Free Internet Press

Uncensored News For Real People This is a mirror site for our daily newsletter. You may visit our real site through the individual story links, or by visiting .

Monday, December 29, 2008

Free Internet Press Newsletter - Monday December 29 2008 - (813)

Monday December 29 2008 edition
Free Internet Press is operated on your donations.
Donate Today

Wall Street Faces Record Losses In Last Week Of 2008
2008-12-28 17:51:13
Investors are preparing to close out the last three trading days of 2008 with Wall Street's worst performance since Herbert Hoover was president.

The ongoing recession and global economic shock pummeled stocks this year, with the Dow Jones industrial average slumping 36.2 percent. That's the biggest drop since 1931 when the Great Depression sent stocks reeling 40.6 percent.

The Standard & Poor's 500 index is set to record the biggest drop since its creation in 1957. The index of America's biggest companies is down 40.9 percent for the year.

With these statistics ready to play out this week, it is little wonder why investors are all too happy to close the books on 2008. Analysts are already looking toward January as a crucial period for the market as it tries to recover some of the $7.3 trillion wiped from the Dow Jones Wilshire 5000 index, the broadest measure of U.S. stocks.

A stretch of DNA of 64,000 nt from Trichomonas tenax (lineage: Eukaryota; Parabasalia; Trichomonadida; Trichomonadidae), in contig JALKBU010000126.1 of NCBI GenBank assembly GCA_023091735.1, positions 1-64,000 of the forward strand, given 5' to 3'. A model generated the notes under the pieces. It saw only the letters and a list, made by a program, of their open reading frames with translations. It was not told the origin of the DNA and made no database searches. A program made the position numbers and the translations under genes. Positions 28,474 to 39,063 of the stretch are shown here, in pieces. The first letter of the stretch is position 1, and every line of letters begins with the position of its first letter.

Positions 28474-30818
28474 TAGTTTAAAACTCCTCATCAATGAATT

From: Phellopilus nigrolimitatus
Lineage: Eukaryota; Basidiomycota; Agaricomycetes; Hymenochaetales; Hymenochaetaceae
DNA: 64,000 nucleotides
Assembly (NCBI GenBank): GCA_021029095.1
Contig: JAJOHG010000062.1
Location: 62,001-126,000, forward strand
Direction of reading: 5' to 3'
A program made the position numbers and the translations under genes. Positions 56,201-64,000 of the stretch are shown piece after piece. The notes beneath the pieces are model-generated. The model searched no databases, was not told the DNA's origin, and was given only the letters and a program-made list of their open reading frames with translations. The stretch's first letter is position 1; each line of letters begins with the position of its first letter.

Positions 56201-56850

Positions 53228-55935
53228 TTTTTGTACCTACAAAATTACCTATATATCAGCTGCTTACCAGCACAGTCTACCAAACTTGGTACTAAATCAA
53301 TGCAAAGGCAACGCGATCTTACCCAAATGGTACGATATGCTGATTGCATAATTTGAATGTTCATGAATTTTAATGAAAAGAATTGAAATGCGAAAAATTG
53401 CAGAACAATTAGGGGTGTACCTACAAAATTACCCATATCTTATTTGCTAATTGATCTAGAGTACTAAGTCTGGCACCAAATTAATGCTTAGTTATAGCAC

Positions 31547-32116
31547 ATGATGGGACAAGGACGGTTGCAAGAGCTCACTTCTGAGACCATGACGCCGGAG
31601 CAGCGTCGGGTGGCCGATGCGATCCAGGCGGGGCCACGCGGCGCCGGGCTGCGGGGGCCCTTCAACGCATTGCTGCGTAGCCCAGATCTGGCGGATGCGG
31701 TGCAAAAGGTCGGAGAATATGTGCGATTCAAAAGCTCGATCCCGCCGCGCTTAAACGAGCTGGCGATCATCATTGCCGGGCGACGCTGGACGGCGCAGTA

''It is hard to gauge a recovery because there's so many things out there that are interactive with each other,'' said Scott Fullman, director of derivatives investment strategy for WJB Capital Group in New York. ''Nothing is in a vacuum. Anybody who is managing money has to be on the cautious side for at least the first six months of 2009.''

Read The Full Story

GCC Summit To Focus On Global Financial Crisis
2008-12-28 17:50:49
The impact of global financial crisis and the sharp decline of oil prices on the economies of Gulf Cooperation Council (GCC) states will figure high on the 29th GCC summit that begins in Oman’s capital Muscat on Monday.

“The GCC leaders will discuss the financial crisis in details to adopt a common vision on how to address its negative impact,” GCC Secretary-General Abdul Rahman Al-Attiyah said. He said GCC states are capable of overcoming the crisis.

The GCC, that groups Saudi Arabia, Qatar, the United Arab Emirates, Kuwait, Bahrain and Oman, owns about half of the world’s proven oil reserves and a quarter of the world’s gas reserves. They supply more than a quarter of crude produced in the world daily.

Al-Atiyyah said GCC countries would be able to offset the impact of financial crisis thanks to the budget surpluses they had gained during the past five years in addition to the wise financial and monetary policies they adopted to confront the crisis.

Read The Full Story

As Layoffs Rise In Dubai, Labor Complaints Triple